COVID-19 Mental Health Check-In
Editor’s Note: We have a simple goal: tap into the power of the global diabetes community to save lives. Visit coronavirusdiabetes.org to learn more about what you can do as a person with diabetes to keep yourself and others safe from COVID-19 until we’re all safe.
This article was published in April 2020.
Like type 1 diabetes, managing mental health is uniquely important in times of uncertainty like the world is facing now. Our team took the opportunity to ask questions and get clarity about the things we’re struggling with and thinking about. We had a roundtable discussion with clinical psychologist, certified diabetes educator and Beyond Type 1 Leadership Council Member Dr. Mark Heyman about best strategies for getting through this tough time and adjusting our mindset to understand this new normal. Here are some of the mental health concerns our team wanted help coping with:
Lala: I am struggling with a pretty high level of anxiety and every few days, that tips into a total meltdown – I’d love some tips and tricks for how to manage that… I’m also a little bit worried about this becoming habit.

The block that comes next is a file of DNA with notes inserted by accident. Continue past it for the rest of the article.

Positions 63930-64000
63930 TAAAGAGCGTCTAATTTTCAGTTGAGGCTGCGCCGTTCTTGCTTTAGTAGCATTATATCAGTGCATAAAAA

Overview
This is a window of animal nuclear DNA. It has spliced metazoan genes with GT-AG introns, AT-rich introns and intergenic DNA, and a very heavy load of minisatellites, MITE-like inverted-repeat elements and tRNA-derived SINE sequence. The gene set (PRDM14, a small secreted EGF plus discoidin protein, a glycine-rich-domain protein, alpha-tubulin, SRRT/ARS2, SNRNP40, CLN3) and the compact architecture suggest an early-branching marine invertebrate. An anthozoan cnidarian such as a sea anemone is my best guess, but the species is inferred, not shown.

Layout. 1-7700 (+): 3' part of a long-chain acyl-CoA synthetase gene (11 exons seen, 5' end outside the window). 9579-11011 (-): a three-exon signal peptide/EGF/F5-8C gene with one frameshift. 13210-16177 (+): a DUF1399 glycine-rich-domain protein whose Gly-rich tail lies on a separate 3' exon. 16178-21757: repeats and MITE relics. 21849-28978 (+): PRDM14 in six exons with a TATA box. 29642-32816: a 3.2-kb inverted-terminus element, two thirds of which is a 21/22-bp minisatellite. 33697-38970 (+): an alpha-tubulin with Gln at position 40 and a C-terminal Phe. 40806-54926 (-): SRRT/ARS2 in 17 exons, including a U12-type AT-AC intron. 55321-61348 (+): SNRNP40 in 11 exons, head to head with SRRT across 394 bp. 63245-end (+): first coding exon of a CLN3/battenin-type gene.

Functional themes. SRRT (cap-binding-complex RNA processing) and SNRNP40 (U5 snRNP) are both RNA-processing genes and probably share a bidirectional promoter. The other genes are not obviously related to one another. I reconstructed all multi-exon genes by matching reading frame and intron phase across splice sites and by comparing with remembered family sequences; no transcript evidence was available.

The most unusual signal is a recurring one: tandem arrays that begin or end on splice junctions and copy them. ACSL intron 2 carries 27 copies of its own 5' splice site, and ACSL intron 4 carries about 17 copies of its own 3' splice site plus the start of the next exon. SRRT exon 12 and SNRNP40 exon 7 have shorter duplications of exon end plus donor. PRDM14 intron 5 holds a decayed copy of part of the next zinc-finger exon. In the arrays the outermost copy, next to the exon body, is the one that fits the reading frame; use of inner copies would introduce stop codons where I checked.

Dr. Heyman: I want to say that having anxiety right now is totally normal. I think that the key thing here is managing it… With not being able to go out of our houses very much and with the fear about this pandemic, I would be surprised if anyone was not filled with anxiety and a little bit worried if that wasn’t the case. I want to normalize that.
Anxiety is really fear about the future, whether it’s a perceived threat in the future or a real threat. And so the best way to manage anxiety in this case? Find some routine so that you have predictability during your day. Getting up at the same time every day, taking a shower and getting dressed like you’re going to be going to work I think can be really, really helpful in giving you grounding for your day.